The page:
It is not as easy as it used to be to hold esoteric, or non-standard, investments in Sipps. A combination of more stringent capital adequacy requirements for Sipp providers, which take effect in September 2016, and a series of three thematic reviews in the past five years has led to Sipp providers being increasingly required to act as investment gatekeepers.
As the Sipp market has become mainstream following pension simplification in 2006, some say the rules on non-standard investments now need to reflect mass market needs, offering greater protection from unsuitable investments such as unscrupulous firms peddling high-risk unregulated schemes.
Given that the audience and the products have evolved, with platforms providing simpler, lower-cost self-select pensions, it seems inevitable that the Sipp market should come under scrutiny. And with tighter regulatory hoops to jump through, it is expected Sipp providers will increase their fees to meet new capital adequacy and on-going due diligence requirements.
Some Sipp providers and advisers say the recent turn of events is frustrating high net worth investors – the original audience for Sipps.
Rowanmoor head of pensions technical services Robert Graves worries that losing high-net-worth investors from Sipps also means losing a test-bed for innovation that filters down to the mainstream. “Drawdown started in Sipps in 1995 for high-net-worth clients, and now most pensions have drawdown options,” he says.
Liberty Sipp managing director John Fox says: “It’s now almost impossible for Sipp providers to look at non-standard investments. We stopped them in 2013 – it is easier to concentrate on standard investments. But people are stuck to narrow parameters and a lot of providers are crying out for a permitted investment list.”
Curtis Banks managing director Rupert Curtis is not in favour of a permitted investments list because he feels this should be the responsibility of Sipp providers.
“Where it’s all gone wrong is the man in the street putting all their pension fund into non-standard -investments but it’s down to Sipp operators to be alert,” he says.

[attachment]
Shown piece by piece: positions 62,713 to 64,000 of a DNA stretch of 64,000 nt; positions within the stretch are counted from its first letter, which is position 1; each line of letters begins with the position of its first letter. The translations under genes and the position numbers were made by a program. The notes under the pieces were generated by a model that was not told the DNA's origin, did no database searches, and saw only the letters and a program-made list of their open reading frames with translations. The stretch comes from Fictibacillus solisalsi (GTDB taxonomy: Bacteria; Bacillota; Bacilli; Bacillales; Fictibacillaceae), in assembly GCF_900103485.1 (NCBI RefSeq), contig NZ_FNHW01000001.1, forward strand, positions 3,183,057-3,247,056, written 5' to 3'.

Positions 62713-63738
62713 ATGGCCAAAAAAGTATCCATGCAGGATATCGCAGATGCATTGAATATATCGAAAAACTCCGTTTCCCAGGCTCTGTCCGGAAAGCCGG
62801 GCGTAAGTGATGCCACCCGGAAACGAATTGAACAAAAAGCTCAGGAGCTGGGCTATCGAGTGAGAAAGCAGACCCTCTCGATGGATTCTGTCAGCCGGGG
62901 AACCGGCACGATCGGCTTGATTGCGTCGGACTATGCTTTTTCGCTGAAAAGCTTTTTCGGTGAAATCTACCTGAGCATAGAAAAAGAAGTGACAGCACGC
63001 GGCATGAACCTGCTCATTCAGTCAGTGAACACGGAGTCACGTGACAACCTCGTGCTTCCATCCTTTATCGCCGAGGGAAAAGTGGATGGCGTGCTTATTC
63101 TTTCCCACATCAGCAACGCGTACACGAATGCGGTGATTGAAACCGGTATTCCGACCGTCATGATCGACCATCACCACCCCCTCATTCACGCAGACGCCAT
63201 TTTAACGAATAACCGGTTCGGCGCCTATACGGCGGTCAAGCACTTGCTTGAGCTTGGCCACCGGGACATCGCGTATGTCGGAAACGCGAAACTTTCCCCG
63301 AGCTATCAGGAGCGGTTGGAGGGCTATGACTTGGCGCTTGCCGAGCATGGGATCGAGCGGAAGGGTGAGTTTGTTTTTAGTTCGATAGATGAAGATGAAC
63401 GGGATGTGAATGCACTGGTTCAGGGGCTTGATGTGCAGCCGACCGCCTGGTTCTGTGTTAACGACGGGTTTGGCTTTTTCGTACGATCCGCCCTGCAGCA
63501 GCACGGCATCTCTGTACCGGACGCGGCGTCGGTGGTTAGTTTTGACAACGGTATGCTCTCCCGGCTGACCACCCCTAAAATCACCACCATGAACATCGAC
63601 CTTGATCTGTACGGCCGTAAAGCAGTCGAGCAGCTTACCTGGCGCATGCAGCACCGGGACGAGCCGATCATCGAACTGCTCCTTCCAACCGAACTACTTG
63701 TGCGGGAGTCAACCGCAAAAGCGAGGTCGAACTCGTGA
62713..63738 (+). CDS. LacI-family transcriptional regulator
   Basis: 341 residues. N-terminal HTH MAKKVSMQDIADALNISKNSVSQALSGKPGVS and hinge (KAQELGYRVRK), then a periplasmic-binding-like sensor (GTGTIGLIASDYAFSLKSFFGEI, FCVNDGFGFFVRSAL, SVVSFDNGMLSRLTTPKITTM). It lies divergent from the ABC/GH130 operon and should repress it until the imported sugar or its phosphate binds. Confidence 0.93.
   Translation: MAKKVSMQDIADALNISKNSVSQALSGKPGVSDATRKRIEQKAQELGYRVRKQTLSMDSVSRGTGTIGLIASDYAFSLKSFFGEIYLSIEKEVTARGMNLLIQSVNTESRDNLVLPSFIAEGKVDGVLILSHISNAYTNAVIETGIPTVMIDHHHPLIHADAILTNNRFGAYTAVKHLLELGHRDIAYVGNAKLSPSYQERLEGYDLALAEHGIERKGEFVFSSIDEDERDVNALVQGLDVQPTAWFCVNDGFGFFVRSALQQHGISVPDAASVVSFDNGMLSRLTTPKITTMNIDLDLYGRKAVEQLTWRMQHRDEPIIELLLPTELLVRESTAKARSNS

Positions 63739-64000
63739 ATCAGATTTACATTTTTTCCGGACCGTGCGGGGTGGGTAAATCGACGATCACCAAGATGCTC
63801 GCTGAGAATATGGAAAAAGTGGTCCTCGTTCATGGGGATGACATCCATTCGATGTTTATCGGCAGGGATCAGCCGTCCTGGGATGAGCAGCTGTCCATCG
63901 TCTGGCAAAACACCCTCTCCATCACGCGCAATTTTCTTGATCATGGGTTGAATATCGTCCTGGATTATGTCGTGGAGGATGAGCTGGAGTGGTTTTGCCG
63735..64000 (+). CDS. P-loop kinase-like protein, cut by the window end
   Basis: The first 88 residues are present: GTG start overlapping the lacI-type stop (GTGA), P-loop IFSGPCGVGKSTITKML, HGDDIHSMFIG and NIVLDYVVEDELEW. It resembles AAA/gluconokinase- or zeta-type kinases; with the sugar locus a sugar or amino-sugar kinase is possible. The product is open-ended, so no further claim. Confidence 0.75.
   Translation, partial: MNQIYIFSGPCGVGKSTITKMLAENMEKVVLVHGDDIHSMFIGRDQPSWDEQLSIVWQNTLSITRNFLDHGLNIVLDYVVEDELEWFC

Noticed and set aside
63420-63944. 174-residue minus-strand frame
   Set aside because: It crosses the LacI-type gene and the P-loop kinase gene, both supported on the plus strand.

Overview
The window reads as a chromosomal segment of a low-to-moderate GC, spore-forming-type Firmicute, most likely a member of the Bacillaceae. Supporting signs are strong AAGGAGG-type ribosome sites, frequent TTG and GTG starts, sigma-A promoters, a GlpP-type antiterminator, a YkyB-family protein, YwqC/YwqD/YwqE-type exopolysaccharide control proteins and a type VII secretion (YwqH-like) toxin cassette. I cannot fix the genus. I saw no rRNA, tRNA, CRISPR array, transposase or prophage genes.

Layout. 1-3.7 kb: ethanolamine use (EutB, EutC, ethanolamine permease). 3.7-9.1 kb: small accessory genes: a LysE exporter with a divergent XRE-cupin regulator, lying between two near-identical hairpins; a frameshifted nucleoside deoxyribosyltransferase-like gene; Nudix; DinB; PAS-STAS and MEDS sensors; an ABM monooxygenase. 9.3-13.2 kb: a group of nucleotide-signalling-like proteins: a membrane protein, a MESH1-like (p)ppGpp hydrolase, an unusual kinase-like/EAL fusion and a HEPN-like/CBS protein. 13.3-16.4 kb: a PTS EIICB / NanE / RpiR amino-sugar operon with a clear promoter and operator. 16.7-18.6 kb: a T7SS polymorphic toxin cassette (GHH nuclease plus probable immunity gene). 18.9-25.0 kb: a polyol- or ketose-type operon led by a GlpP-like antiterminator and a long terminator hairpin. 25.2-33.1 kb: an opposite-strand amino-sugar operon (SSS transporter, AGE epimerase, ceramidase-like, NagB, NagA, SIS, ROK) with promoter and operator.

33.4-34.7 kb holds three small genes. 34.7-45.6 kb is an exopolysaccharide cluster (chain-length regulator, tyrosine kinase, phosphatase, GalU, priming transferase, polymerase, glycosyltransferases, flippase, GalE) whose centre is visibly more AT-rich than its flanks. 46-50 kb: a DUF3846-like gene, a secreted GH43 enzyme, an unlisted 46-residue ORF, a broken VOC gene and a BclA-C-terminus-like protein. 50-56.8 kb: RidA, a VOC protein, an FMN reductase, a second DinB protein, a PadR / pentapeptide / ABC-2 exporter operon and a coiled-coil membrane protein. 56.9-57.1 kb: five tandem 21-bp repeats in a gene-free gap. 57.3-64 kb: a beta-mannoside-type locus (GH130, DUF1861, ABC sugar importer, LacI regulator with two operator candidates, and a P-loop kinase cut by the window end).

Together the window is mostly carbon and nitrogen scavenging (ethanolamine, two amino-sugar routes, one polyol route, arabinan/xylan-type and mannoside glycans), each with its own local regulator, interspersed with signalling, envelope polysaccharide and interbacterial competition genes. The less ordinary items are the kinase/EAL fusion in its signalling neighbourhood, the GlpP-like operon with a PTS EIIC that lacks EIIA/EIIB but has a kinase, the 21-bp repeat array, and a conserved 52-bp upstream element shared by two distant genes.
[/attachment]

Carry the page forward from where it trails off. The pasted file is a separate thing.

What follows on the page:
Suffolk Life head of marketing and proposition Greg Kingston notes that the FCA has said it has no plans to introduce a permitted investments list.
“If it had wanted to it could have solved some of the problems it sees in the Sipp market but it is going in another direction with the them-atic review and capital ade-quacy requirements,” he says.
London & Colonial head of business and product development Adam Wrench has concerns about the potential for an unlevel playing field. “We don’t want to have a two-tier market where you go into a Sipp for mainstream investments and go into a SSAS [small self-administered scheme] to get around external
controls like capital adequacy requirements and access to esoteric investments.”
But Investment Sense marketing and relationship manager Phillip Bray says the more bespoke Sipp providers will still allow access to non-standard investments. “If we’re trying to close the door on bogus -unregulated investment in a Sipp, people will just used a SSAS instead. I’ve seen examples of where that’s happened,” he says.
Many of the traditional Sipp providers that offer Sipps and SSAS say anything deemed unsuitable for a Sipp is also inappropriate for a SSAS. This is also the view of Prydis Wealth -director Scott Harrison. “Any decent provider will administer Sipps and SSAS along the same lines so they are subject to the same sort of scrutiny,”
Harrison considers investments such as overseas property and renewable energy are more deserving of the ‘non-standard’ label than -assets such as loans, which previously caused no problems for Sipp investors.
“More sophisticated and entrepreneurial clients are now suffering because providers are less comfortable allowing them to invest in the things they could previously hold in their pension,” he says. “It’s frustrating, and their costs have gone up because administration and pension trustee fees have gone up.”
Walker Crips Pensions pensions director David Littlewood points out there is a duty of care and prudence that comes with trusteeship. “What -clients instruct you to do isn’t necessarily what you should do,” he says. “Sometimes that means turning away a client who wants to take more risk than you are prepared to give them. Clients are in control of the -investments but they have to feel they have a degree of trusteeship -behind them.”
MYSIPP head of pensions operations Sue Stokes reckons many of the reasons investors are attracted to Sipps could be undermined if the trend towards more restrictive -investment choices continues.
She says: “As with all change there is a danger that the baby is being thrown out with the bathwater and that genuine well-informed investors, who want to use and currently enjoy the flexibility offered by a Sipp, are being swept up into the fallout and the safety net of the new rules.”